A bailout for Portugal may total as much as 70 billion euros ($99 billion), two European officials with direct knowledge of the matter said, as credit-rating cuts threatened to deepen Portugal’s debt woes.
Preliminary calculations put the cost of a lifeline from 50 billion to 70 billion euros, said the officials, who declined to be named because the issue is confidential. Portugal continued to rule out a rescue after the parliament’s rejection of budget cuts led Prime Minister Jose Socrates to offer to quit.
Downgrades by Fitch Ratings and Standard & Poor’s dealt a further blow, as European Union leaders called on Socrates and the opposition parties to unite behind belt-tightening measures that might spare Portugal from becoming the third euro country to tap emergency aid.
Portugal has proposed “a very ambitious, a very demanding reform program for the years 2011, 2012 and 2013,” German Chancellor Angela Merkel told reporters yesterday before a summit in Brussels. “It will depend on all with responsibility in Portugal today or possibly tomorrow committing to the goal of this program so that the markets can gain confidence.”
The leaders’ meeting, which ends later today, will also consider lower interest rates for Ireland’s emergency loans and German efforts to renegotiate the financing of a permanent rescue fund to be set up in 2013.
As the summit began, Fitch announced the cut in Portugal’s long-term foreign and local currency issuer default ratings to A- from A+ and in its short-term issuer default ratings to F2 from F1. The ratings were placed on rating watch negative.
“The downgrade reflects increased risks to policy implementation and fiscal financing in light of the Portuguese parliament’s failure to pass fiscal consolidation measures and the resignation of the prime minister,” Douglas Renwick, director in Fitch’s Sovereign group, said in a statement.
Hours later, Standard & Poor’s lowered Portugal’s sovereign credit rating to BBB from A-, citing “increased political uncertainty” that could “hurt market confidence and heighten Portugal’s refinancing risk.”
The yield on Portugal’s two-year note jumped 10 basis points to 6.71 percent at 5 p.m. in London yesterday, and reached 6.89 percent, the highest level since the euro’s inception in 1999. The 10-year yield advanced three basis points to 7.66 percent, leaving the difference in yield investors demand to hold the securities instead of German bunds at 442 basis points.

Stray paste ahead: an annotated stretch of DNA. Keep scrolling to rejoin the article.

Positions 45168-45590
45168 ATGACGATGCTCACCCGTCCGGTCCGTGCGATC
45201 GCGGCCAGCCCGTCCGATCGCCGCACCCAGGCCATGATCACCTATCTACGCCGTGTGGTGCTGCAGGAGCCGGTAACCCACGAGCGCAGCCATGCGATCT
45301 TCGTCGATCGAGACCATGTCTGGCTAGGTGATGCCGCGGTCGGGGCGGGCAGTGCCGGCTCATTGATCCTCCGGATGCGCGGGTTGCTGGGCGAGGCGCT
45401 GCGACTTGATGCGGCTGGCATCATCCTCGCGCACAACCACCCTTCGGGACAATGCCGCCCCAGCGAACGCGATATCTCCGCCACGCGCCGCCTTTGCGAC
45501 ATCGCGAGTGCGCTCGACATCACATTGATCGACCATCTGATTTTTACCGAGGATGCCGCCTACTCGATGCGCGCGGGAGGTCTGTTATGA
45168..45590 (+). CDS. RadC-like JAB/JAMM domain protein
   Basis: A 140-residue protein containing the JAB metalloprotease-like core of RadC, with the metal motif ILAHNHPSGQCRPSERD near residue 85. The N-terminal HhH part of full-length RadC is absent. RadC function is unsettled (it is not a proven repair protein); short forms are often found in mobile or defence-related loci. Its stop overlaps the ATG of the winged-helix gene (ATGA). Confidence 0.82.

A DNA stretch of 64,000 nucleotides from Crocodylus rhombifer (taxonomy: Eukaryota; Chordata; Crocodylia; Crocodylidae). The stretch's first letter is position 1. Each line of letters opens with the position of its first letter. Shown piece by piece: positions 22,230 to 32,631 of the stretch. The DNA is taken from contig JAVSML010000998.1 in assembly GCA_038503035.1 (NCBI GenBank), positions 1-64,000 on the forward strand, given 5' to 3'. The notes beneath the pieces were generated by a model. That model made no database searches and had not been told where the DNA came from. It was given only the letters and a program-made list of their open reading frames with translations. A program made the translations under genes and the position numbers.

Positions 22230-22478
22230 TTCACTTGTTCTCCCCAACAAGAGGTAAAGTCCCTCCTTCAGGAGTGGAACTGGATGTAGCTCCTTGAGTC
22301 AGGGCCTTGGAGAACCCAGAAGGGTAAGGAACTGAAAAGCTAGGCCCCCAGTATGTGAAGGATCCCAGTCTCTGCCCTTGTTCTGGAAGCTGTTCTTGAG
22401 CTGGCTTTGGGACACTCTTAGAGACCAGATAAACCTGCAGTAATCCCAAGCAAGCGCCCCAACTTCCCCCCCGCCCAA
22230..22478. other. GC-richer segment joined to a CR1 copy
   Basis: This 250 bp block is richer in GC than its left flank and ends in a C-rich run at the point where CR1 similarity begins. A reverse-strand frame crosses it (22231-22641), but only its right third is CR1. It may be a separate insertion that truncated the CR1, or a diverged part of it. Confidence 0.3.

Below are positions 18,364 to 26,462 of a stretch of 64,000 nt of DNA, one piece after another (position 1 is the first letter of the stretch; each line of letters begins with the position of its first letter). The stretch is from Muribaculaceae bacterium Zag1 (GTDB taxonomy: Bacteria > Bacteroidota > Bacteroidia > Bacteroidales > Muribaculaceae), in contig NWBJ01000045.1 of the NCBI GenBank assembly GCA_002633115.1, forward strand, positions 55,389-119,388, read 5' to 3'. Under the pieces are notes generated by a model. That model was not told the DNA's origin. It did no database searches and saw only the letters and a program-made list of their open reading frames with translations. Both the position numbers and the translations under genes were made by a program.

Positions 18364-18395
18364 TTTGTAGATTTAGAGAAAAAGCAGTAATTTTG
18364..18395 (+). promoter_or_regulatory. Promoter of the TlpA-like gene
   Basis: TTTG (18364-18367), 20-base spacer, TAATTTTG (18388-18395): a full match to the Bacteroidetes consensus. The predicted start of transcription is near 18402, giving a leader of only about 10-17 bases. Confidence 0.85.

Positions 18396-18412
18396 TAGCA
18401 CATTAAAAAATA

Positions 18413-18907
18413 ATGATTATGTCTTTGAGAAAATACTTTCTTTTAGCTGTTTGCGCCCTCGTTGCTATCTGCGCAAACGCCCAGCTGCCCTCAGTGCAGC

“It’s pretty inevitable” that Portugal will need a rescue, said Jacques Cailloux, a London-based economist at Royal Bank of Scotland Group Plc. “The market will deteriorate in the absence of other measures going through. There is obviously the risk of further downgrades, which will become anticipated by the markets and be a self-fulfilling prophecy.”
Portugal navigates the next stage of the crisis with the government’s powers in doubt. President Anibal Cavaco Silva said he will meet with the main parties today and the government will retain its full authority until he accepts Socrates’s resignation.
The political deadlock comes as Portugal braces for its first bond maturities of the year. It faces redemptions worth about 9 billion euros in total on April 15 and June 15, which could coincide with early elections. Portugal intends to sell as much as 20 billion euros of bonds this year to finance its budget and cover maturing debt.
Portugal’s situation is “precarious,” Belgian Prime Minister Yves Leterme said.
A backlash in Europe’s better-off countries against the 177.5 billion euros lent last year to Greece and Ireland will color the handling of Portugal. German political jitters over propping up debt-swamped states dominated the crisis response last year, with Merkel delaying aid for Greece and calling for bondholder losses that hastened Ireland’s plunge into the fiscal abyss.
Germans vote in the state of Baden-Wuerttemberg on March 27 in an election threatening to end almost six decades of control there by Merkel’s party. Political sensitivity is high in Finland, where polls show a surge in support for an anti-euro party in the run-up to April 17 elections.
Germany and Finland squared off over the planned permanent rescue fund yesterday, with Merkel questioning a March 21 accord to endow the fund with 80 billion euros in cash and 620 billion euros in callable capital. Germany would furnish 27.1 percent of the total.
Merkel wants to stagger Germany’s cash payments over five years instead of four and cut its upfront payment in 2013 to 4.3 billion euros from 10.9 billion euros, potentially limiting the fund’s firepower.
No “easy answers” are likely for the German demands, Finnish Prime Minister Mari Kiviniemi said in a Bloomberg Television interview. “We understand the German position, but what is important is that, when it comes to decisions made on Monday, that we are not increasing any country’s responsibilities.”
Merkel’s bid to renegotiate the three-day-old financing accord punctured the EU’s plans to proclaim a “comprehensive” solution to the debt crisis, including tougher sanctions on excessive budget deficits and national pledges to increase competitiveness.
Details remain unresolved over how the bloc will fulfill a promise to get full 440 billion-euro lending capacity out of the temporary rescue fund, set up last year at the height of the Greek phase of the crisis.
The fund, known as the European Financial Stability Facility, is limited by collateral rules to lending only 250 billion euros.
About 19,000 demonstrators protested governments’ austerity measures before the summit started in Brussels, Nicolas Dassonville, a spokesman for Brussels City Mayor Freddy Thielemans, said by telephone. Police used water cannons after 30 demonstrators tried to break through a police cordon, injuring 12 officers, he said.
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